Blood plasma

Liquid component of blood / From Wikipedia, the free encyclopedia

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Blood plasma is a light amber-colored liquid component of blood in which blood cells are absent, but which contains proteins and other constituents of whole blood in suspension. It makes up about 55% of the body's total blood volume.[1] It is the intravascular part of extracellular fluid (all body fluid outside cells). It is mostly water (up to 95% by volume), and contains important dissolved proteins (6–8%; e.g., serum albumins, globulins, and fibrinogen),[2] glucose, clotting factors, electrolytes (Na+
, Ca2+
, Mg2+
, HCO3, Cl
, etc.), hormones, carbon dioxide (plasma being the main medium for excretory product transportation), and oxygen. It plays a vital role in an intravascular osmotic effect that keeps electrolyte concentration balanced and protects the body from infection and other blood-related disorders.[3]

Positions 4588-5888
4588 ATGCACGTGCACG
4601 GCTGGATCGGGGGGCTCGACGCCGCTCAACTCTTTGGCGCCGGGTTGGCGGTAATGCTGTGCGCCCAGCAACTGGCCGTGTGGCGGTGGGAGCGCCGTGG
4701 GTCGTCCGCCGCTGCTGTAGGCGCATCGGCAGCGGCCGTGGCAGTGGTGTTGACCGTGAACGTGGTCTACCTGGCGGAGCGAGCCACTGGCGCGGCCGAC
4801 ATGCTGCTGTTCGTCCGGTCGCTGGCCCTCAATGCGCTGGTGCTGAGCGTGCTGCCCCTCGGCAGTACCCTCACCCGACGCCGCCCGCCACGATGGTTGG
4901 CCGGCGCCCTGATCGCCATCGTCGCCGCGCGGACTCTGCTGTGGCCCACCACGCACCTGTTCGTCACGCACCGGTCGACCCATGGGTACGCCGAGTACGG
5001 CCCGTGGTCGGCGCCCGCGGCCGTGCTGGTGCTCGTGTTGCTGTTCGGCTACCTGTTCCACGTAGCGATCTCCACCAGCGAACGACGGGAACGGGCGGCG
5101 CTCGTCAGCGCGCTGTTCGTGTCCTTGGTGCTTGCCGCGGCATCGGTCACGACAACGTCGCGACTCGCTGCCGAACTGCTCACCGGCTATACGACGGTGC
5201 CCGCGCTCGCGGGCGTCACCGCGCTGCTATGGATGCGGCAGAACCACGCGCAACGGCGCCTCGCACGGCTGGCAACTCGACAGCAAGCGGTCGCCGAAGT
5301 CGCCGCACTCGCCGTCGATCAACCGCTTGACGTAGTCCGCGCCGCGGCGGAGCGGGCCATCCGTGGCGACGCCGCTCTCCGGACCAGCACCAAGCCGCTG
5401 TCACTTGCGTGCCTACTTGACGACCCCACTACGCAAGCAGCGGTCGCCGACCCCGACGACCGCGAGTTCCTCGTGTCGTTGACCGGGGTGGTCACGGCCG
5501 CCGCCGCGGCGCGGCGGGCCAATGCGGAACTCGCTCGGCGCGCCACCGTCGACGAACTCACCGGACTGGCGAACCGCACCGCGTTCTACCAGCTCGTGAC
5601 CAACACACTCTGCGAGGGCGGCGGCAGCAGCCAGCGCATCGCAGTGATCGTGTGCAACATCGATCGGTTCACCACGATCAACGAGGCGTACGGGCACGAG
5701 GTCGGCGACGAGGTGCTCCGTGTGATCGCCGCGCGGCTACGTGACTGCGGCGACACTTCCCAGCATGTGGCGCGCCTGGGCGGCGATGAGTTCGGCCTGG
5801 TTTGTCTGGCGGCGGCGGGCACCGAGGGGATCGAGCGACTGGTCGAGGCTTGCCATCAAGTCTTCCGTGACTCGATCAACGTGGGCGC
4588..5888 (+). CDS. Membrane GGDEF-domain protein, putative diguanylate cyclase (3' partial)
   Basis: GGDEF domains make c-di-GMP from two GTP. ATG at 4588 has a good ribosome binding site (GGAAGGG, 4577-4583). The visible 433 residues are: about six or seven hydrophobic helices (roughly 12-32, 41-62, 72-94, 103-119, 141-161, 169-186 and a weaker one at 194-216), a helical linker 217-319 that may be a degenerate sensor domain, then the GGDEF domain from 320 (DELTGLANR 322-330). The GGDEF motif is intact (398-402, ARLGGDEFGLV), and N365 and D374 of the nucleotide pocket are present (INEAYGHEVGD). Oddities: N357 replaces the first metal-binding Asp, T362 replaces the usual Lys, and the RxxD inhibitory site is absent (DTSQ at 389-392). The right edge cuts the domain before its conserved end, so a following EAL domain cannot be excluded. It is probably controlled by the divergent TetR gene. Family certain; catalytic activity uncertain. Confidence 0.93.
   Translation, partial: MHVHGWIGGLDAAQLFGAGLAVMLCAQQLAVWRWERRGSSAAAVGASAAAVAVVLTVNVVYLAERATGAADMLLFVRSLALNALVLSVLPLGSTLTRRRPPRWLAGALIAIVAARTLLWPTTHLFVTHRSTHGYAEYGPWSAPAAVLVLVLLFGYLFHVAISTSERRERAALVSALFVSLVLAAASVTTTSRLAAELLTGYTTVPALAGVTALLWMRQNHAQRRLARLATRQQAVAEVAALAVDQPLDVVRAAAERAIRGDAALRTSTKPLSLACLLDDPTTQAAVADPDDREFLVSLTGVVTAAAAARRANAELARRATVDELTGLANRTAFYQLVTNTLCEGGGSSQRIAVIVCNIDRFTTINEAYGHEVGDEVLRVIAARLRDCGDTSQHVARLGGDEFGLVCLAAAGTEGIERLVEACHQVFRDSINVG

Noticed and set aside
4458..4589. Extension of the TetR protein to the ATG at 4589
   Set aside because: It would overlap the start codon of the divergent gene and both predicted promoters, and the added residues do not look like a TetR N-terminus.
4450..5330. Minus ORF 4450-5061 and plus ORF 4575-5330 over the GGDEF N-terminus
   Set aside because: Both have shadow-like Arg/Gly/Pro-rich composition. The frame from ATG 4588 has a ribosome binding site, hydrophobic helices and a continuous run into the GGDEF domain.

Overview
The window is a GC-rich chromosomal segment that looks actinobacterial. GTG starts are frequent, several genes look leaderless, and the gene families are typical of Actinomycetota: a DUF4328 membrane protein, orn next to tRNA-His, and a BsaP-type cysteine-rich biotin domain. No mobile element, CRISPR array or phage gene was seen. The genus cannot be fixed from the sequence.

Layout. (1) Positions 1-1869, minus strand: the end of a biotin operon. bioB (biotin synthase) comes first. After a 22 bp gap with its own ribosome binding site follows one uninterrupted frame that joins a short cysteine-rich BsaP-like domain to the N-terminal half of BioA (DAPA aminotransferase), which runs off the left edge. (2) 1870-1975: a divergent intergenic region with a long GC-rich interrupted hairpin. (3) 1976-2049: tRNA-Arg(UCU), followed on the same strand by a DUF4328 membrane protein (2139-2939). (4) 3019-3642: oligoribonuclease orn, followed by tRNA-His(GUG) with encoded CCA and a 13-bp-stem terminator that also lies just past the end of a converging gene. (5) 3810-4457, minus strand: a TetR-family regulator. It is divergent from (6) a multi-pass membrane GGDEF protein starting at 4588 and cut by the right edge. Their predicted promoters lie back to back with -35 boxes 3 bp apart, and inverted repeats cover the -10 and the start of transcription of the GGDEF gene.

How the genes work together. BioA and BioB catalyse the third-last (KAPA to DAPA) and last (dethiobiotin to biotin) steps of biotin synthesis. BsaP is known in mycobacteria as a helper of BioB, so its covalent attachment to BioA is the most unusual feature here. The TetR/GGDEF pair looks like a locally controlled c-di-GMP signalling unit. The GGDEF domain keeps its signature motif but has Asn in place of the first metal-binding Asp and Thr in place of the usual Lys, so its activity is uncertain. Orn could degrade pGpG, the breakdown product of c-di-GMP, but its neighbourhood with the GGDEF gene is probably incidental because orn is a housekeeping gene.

A unit of donated fresh plasma

Blood plasma is separated from the blood by spinning a vessel of fresh blood containing an anticoagulant in a centrifuge until the blood cells fall to the bottom of the tube. The blood plasma is then poured or drawn off.[4] For point-of-care testing applications, plasma can be extracted from whole blood via filtration[5] or via agglutination[6] to allow for rapid testing of specific biomarkers. Blood plasma has a density of approximately 1,025 kg/m3 (1.025 g/ml).[7] Blood serum is blood plasma without clotting factors.[4] Plasmapheresis is a medical therapy that involves blood plasma extraction, treatment, and reintegration.

Fresh frozen plasma is on the WHO Model List of Essential Medicines, the most important medications needed in a basic health system.[8] It is of critical importance in the treatment of many types of trauma which result in blood loss, and is therefore kept stocked universally in all medical facilities capable of treating trauma (e.g., trauma centers, hospitals, and ambulances) or that pose a risk of patient blood loss such as surgical suite facilities.